I hear echoes of the centuries of ancestors who called this land home, on the people who currently live there, and the expectations of generations to come who wish to enjoy this wild and wonderful planet.

I acknowledge the value of the vulnerability within every one of us, which these lands reflect.

Today I celebrate the win for places like this whose abundant riches lie in something far more significant than in the finite resources that we can extract from them.

The words of June from the introduction of the book Slickrock: Endangered Canyons of the Southwest published in 1971 ring true to me: “Much has been done to protect these wild, beautiful, lonely places. Much remains to be done. We can win many successive steps of a conservation battle, but we can lose only once” (Abbey, p. 14.) Gratefully, wildness has won again.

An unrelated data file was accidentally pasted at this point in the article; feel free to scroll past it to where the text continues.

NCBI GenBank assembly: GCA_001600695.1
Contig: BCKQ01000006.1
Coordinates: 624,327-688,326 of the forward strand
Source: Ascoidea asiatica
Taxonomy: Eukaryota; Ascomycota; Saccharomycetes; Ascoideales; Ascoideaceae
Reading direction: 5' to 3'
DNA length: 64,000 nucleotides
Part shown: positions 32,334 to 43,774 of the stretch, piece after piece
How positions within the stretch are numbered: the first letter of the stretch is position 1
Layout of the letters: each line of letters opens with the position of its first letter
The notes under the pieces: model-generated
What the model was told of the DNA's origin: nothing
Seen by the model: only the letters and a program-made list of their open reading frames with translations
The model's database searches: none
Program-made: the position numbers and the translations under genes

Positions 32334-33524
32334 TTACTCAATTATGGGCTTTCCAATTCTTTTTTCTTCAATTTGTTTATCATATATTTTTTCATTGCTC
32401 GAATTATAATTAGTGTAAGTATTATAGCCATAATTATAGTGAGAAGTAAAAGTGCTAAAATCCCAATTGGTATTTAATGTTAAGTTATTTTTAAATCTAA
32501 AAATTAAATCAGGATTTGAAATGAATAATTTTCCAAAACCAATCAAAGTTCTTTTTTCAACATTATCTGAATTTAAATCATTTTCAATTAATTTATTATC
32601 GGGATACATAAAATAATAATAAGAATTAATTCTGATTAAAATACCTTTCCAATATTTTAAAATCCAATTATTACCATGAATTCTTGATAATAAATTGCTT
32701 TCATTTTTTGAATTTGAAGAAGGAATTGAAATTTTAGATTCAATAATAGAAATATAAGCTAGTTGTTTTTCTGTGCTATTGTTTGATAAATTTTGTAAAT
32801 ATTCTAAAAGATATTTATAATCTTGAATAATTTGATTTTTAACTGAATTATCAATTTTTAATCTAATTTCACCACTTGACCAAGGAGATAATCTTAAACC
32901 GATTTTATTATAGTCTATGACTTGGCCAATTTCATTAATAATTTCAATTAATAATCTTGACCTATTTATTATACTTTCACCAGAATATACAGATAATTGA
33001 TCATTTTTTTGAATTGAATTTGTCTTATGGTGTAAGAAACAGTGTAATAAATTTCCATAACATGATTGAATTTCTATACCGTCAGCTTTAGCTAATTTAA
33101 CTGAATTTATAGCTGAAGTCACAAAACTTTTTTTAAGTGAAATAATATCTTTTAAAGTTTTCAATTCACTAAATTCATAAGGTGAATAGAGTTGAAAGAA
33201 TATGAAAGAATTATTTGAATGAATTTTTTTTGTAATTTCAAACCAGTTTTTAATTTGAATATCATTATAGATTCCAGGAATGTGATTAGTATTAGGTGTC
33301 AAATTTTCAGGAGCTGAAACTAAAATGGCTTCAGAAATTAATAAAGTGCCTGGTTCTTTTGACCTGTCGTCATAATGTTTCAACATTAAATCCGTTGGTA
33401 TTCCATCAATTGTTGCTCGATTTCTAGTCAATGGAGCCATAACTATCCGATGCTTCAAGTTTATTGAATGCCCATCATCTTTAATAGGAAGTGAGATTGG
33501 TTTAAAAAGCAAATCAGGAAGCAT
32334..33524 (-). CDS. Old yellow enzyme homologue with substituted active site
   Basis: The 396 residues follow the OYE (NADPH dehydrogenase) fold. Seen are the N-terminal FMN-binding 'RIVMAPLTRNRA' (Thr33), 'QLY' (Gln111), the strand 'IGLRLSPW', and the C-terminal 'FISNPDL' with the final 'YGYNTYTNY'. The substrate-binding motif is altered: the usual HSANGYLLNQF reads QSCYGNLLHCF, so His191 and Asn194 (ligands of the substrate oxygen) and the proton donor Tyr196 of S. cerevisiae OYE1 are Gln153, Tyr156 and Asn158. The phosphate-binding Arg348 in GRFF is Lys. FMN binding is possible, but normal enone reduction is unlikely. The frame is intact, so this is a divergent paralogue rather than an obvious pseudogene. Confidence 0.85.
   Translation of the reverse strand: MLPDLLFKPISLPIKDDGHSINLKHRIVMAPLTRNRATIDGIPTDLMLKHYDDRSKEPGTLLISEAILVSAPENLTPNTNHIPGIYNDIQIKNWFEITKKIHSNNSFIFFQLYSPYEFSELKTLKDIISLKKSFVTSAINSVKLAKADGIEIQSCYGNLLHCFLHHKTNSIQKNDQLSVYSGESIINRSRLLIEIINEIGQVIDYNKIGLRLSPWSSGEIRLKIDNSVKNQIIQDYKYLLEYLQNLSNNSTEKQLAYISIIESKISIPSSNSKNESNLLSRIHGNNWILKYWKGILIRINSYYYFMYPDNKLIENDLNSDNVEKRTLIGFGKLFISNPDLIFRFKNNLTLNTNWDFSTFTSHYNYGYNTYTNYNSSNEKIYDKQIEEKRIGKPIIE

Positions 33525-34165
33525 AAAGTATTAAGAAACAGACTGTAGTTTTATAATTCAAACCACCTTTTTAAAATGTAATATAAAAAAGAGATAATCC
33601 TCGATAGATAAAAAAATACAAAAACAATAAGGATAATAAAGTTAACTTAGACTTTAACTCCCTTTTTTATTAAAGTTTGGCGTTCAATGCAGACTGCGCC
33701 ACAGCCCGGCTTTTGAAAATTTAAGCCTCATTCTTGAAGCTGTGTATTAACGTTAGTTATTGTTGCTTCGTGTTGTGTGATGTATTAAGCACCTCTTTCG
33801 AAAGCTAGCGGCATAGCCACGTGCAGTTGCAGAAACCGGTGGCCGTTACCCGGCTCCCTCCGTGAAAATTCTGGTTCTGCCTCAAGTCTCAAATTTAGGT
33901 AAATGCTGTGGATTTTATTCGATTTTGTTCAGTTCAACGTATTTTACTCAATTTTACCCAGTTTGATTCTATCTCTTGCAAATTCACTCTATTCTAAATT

Abbey, E., Hyde, P. (1971). Slickrock: endangered canyons of the southwest. Sierra Club/Charles Scribner’s Sons

National Park Service. (2020, Feb 15) Biological soil crust of southeast Utah.

Sleight, K. (2015, June 1). Canyon Country Zephyr. Ken Sleight remembers, part 5: the 60s, “memories of Escalante.” Retrieved from:

United States Senate. Canyonlands National Park and Glen Canyon National Recreational Area. Hearing before the Subcommittee on Parks and Recreation of the Committee on Interior and Insular Affairs. (1970). Retrieved from:

Zimmer, K. (2018, December 17). National Geographic. 660 species of bees live in the newly shrunk national monument. Retrieved from: